Tito and some Non-Aligned travellers had imagined Yugoslav–African brotherhood – while participation in European/transatlantic security and border projects would create new opportunities for identification with whiteness and the West. Perceiving the postcoloniality of postsocialism requires appreciating this contradiction.
‘New’ postsocialist racisms and the Yugoslav wars
Societies across central and eastern Europe, not just the Yugoslav region, witnessed an ‘increasingly visible ethno-nationalism’ – in revivals of narratives
Memory, leadership, and the fi rst phase of integration (1945– 58)
Peter J. Verovšek
community model of pooled sovereignty, Monnet, Schuman, and Adenauer set the institutional foundations of the European project.
The idea of unifying Europe has a long history. While previous initiatives gained little traction, the rupture of 1945 made the European movement part of the continent’s postwar Zeitgeist . However, despite its newfound popularity, in the early postwar period the shape that this new Europe would take was still open. As Craig Parsons points out, ‘The massive environmental changes of World War II made “Europeanist” ideas broadly salient by 1945
in Second World War historiography about how far Fascism and Nazism influenced the NDH (Kallis 2015 ); they still laid foundations that would transform again as the Yugoslav region negotiated the geopolitics of the Cold War.
Venetian formations of race
In October 2015, the Croatian football club HNK Rijeka, nicknamed ‘Bijeli’ (‘Whites’) for their all-white home strip, wore an unusual fourth kit against nearby Opatija: a purple shirt half-covered by a black-skinned, turbaned head, with prominent red lips and gold-rimmed eyes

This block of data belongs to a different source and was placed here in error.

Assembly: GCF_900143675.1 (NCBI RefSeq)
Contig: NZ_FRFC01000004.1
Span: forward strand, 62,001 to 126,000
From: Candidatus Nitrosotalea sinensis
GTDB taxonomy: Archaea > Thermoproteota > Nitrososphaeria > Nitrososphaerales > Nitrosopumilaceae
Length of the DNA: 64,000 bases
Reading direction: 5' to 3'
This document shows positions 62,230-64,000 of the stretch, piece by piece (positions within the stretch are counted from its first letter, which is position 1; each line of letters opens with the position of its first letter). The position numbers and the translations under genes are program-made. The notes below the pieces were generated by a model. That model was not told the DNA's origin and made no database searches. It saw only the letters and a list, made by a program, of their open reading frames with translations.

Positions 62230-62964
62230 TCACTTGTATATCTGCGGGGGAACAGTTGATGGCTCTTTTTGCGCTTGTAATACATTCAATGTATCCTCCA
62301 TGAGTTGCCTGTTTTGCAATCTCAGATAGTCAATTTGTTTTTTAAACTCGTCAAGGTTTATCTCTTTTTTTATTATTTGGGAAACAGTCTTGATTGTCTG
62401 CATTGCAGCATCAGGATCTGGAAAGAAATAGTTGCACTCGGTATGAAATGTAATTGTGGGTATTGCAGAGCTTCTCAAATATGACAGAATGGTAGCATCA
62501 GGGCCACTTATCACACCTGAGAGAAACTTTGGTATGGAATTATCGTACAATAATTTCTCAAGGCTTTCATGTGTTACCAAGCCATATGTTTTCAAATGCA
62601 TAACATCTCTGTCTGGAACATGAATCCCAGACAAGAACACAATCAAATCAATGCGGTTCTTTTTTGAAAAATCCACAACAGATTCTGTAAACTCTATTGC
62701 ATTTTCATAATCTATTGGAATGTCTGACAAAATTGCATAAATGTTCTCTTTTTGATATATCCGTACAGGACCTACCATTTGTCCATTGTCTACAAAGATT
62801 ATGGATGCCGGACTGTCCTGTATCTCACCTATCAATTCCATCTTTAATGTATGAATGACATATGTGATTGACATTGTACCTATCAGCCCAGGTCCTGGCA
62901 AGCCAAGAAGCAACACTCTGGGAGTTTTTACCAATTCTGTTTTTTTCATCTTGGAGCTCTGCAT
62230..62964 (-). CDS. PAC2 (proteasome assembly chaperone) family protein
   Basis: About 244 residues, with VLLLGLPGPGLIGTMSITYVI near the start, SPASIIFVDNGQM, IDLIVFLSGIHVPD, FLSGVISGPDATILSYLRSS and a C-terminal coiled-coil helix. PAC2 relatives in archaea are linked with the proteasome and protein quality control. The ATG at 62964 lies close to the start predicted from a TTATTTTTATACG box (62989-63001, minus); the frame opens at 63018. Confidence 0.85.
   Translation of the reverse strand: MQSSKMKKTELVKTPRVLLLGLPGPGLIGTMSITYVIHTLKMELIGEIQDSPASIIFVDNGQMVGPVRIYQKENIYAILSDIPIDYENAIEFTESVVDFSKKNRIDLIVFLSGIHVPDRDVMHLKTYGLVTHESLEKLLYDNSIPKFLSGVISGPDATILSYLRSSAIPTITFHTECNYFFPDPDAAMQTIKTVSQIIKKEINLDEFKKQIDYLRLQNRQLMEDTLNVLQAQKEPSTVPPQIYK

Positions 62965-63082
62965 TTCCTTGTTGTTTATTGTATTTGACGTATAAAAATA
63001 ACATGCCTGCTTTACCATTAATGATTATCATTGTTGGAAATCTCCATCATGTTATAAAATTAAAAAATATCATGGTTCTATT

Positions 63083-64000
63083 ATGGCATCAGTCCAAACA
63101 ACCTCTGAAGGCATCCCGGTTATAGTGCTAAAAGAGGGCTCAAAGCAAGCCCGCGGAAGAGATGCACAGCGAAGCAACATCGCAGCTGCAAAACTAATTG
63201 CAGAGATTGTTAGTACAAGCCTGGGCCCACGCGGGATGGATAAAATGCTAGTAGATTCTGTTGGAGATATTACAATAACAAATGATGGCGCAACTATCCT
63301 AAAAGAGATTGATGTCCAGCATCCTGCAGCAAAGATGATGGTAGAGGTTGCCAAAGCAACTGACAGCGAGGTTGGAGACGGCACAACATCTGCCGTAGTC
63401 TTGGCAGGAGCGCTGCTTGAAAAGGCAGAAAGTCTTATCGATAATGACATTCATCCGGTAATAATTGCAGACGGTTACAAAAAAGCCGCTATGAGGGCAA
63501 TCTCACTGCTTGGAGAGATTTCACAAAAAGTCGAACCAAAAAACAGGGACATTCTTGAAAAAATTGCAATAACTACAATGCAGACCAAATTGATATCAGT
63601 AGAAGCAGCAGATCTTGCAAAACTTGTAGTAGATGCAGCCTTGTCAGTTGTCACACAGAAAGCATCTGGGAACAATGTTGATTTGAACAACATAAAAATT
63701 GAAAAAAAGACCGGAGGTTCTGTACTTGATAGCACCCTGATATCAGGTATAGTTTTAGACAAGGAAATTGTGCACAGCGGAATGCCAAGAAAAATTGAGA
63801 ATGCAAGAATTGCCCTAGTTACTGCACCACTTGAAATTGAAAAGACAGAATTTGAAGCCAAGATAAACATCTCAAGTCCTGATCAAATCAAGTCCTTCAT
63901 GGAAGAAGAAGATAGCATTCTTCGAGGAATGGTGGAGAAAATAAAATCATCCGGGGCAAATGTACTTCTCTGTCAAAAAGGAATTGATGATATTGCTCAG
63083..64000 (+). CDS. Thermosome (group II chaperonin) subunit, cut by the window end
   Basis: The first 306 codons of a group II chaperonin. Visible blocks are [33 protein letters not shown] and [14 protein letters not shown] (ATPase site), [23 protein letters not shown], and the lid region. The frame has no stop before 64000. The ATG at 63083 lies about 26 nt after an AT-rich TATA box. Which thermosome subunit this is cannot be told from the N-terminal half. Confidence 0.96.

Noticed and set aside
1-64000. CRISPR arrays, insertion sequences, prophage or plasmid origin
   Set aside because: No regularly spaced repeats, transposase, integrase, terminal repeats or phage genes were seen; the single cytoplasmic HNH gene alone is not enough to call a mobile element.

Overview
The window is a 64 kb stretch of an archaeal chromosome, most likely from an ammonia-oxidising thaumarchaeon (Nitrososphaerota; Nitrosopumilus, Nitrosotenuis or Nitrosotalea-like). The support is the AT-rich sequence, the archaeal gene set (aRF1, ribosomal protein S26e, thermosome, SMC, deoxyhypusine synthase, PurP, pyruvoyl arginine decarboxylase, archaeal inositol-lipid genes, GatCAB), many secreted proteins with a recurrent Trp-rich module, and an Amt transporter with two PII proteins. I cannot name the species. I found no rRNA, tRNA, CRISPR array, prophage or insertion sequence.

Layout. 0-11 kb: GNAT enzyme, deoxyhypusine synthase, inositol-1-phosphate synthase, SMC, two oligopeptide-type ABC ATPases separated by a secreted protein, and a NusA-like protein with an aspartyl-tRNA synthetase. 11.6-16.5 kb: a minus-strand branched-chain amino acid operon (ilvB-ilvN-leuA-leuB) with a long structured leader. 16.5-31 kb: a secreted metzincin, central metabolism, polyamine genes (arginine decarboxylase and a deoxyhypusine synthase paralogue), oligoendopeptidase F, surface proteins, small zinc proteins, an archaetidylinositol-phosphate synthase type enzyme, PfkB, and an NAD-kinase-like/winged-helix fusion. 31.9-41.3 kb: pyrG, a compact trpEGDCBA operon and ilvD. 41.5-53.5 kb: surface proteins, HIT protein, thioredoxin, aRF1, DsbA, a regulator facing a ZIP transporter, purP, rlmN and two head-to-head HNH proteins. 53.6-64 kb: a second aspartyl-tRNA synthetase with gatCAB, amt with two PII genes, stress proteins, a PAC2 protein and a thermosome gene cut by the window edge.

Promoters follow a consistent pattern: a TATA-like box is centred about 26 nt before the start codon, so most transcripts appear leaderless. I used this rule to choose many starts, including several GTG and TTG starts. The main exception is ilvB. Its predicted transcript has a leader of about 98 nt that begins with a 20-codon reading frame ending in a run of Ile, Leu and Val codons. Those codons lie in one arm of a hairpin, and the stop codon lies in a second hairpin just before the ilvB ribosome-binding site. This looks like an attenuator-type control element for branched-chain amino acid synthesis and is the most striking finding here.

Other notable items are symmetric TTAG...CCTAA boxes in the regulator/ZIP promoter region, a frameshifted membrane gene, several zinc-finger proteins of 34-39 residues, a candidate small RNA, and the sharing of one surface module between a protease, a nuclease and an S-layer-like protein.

postwar era sought to uncover the complicity of their parents and grandparents in the sufferings and atrocities of totalitarianism. The growing interest in collective remembrance that accompanied the fall of the dictatorships in Spain, Portugal, and Greece in the 1970s and 1980s was given further impetus by the events of 1989 and ‘the resurfacing of suppressed national concerns among subjugated European peoples on both sides of the Iron Curtain,’ which allowed issues of collective memory that had been repressed by the bipolar narrative of the Cold War to re-emerge. 3
Eurosclerosis (1959– 84) and the second phase of integration (1985– 2003)
Peter J. Verovšek
A bellicose past entangled all European nations in bloody conflicts. They drew a conclusion from that military and spiritual mobilisation … the imperative of developing new, supranational forms of cooperation after the Second World War.
Jürgen Habermas and Jacques Derrida, Frankfurter Allgemeine Zeitung (2003)
The classic narrative of integration
In the previous chapter I showed how Monnet, Schuman, and Adenauer drew on the resources of collective memory they had obtained as a result of the narrative break of 1945 to imagine, motivate, and
project at a time when leaders with no personal memories of total war increasingly calculate their European interests in terms of short-term cost–benefit analysis. The following section focuses on political education and the development of a supranational understanding history as the foundation for a truly postnational European identity. Similar to the current generation of leaders, the cohort born after 1980 also does not have personal memories of Europe’s age of total war. However, this younger generation is equipped with new, pro-European resources as a result of
migrations caused by decades of Habsburg–Ottoman, Venetian–Ottoman and sometimes Habsburg–Venetian war (with land- and sea-based raiding and banditry between wars) decisively affected long-term inter-ethnic relations. To the extent that Serb–Croat relations defined the region's twentieth-century political history (Djokić 2007 ), the most significant was the depopulation of the Dalmatian hinterland and central Bosnia and their repopulation through alternating integration into Habsburg and Ottoman frontier governance structures. In 1522, the Habsburg Empire first